Sunday, September 6, 2015

There Are No Other Everglades in the World: Jim Couper at the Frost

Like so many places on our continent -- Death Valley, the Grand Canyon, Yellowstone, the Badlands -- Florida likewise has its own unique geographic features, one of them being the object of an art exhibition that will be opening at The Patricia & Phillip Frost Art Museum FIU. The show, titled There Are No Other Everglades in the World,  features oil paintings by Jim Couper, professor emeritus in the Department of Art and Art History at Florida International University, and the founding director of the Art Museum at FIU. The Florida Everglades are the artist's favorite place to paint but over the course of a lifetime he has witnessed the Everglades' decline.

According to museum director Dr. Jordana Pomeroy, "Jim Couper’s vision is expansive. What appear to be straightforward depictions of sky and water are, in fact, complex statements about the stability and fragility of the natural world. The intricate Everglades ecology exists nowhere else in the world. Couper’s approach to painting the landscape is not that of scientific documentarian but a personal expression of awe and respect — like a spiritual revelation: that which has been is that which shall be."

What follows is a brief insight into Jim Couper's roots and other insights.

EN: How did you come to take an interest in art as a career?

Jim Couper: When I was very young (sub teen), I lived next door to a professional artist who was married to my first cousin. Bill (Hendricks) was a terrific artist and a very kind and generous man.He allowed me in his studio and showed me a few techniques. I remember being awestruck by what I was able to do. I felt like art was magic. No subsequent experience had the same effect on me. That is true today. From that early age, I knew that (despite strong parental resistance) my career would be in visual art.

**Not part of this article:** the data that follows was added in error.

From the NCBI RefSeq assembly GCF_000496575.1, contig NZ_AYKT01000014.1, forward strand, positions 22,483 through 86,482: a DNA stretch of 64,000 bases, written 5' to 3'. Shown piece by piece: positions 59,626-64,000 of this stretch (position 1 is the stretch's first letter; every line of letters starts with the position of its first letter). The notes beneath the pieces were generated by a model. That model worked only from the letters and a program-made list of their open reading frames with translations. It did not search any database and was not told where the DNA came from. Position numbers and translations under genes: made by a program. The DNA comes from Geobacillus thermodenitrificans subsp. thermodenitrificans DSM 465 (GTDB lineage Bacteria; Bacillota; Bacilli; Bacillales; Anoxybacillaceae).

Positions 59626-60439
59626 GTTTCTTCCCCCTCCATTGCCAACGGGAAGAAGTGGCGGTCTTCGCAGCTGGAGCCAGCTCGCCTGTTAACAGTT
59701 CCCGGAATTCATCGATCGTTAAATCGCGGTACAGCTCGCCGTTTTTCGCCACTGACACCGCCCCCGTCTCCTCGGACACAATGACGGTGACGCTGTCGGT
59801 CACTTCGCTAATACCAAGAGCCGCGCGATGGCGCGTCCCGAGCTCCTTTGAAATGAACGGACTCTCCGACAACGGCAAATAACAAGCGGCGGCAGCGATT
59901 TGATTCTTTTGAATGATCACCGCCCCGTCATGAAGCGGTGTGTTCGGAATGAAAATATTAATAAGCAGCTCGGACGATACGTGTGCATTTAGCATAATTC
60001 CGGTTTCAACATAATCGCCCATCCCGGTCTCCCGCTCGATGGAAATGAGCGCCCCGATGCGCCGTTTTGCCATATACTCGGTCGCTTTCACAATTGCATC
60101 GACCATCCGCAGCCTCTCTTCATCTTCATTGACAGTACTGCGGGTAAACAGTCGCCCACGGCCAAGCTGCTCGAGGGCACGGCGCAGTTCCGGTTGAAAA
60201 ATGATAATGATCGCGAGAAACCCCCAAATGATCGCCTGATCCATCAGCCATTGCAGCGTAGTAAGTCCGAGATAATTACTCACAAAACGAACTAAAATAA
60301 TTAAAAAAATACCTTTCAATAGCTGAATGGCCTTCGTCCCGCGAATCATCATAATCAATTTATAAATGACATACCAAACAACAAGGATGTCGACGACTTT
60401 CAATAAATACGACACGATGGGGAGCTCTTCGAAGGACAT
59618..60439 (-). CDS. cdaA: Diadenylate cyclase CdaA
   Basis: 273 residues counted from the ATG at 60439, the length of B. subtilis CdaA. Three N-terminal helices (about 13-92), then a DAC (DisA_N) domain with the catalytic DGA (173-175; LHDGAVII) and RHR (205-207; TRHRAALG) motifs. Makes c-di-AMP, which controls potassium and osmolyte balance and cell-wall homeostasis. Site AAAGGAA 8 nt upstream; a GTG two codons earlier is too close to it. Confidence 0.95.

EN: When did you begin making conservation of the Everglades an important part of your life mission?

JC: My first visit to the Everglades was in 1955 when a friend of mine and I came to Miami from Atlanta on Spring break. In addition to the usual spring break misbehaving, Ken and I visited the Everglades. I had never seen anything like it. The seed was planted. In 1963, I finished graduate school at FSU and moved to Miami. My son was born here in 1970. He (Max) and I spent a lot of time in the Everglades fishing, exploring and generally hanging out. The initial seed began to grow rapidly, and before I knew it, so did my concern for its protection. Since then, this concern has been a fundamental component of my paintings.

EN: What are some unique features of the Everglades that most people are unaware of?

JC: The Everglades is frequently an acquired taste. Many visitors are initially unimpressed by its flatness, its monotony of vast expanses of sawgrass, its countless waterways, etc. It requires a lot of time and patience to experience the fantastic light changes, the night skies offering perfect displays of astronomical wonders and its system of changes in water depths, which influence what, how and where things grow and change.

EN: What media do you work in and what is the appeal for you in this?

JC: I paint with oil on canvas. I have tried most other media and found that nothing compares to the richness and sensuality that oil provides. It is the perfect medium for landscape painting with its bold forms, rich surfaces and infinite atmospheric variations. It is ideal for working wet into wet, a very specific method of blending.

EN: Do you have a website where people can see more of your work?

JC: No, and this is by choice. As I have gotten older, I have realized how precious time is. I try to minimize my time for tending to everyday chores and maximize my time for my work.

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The title of the show is drawn from Marjorie Stoneman Douglas' classic book The Everglades: River of Grass begins with the statement, "There are no other Everglades in the world." Couper has written, "These eight words not only express the singularity of her subject, they also imply a warning about the fragility of this unique treasure."

The opening reception for its fall artists from 4-7 p.m. The show features Carlos Estevez: Celestial Traveler, Jim Couper: There Are No Other Everglades in the World and Rufina Santana: Cartographies of the Sea. All their work is very exciting.

For more information on the Frost Art Museum visit http://thefrost.fiu.edu/

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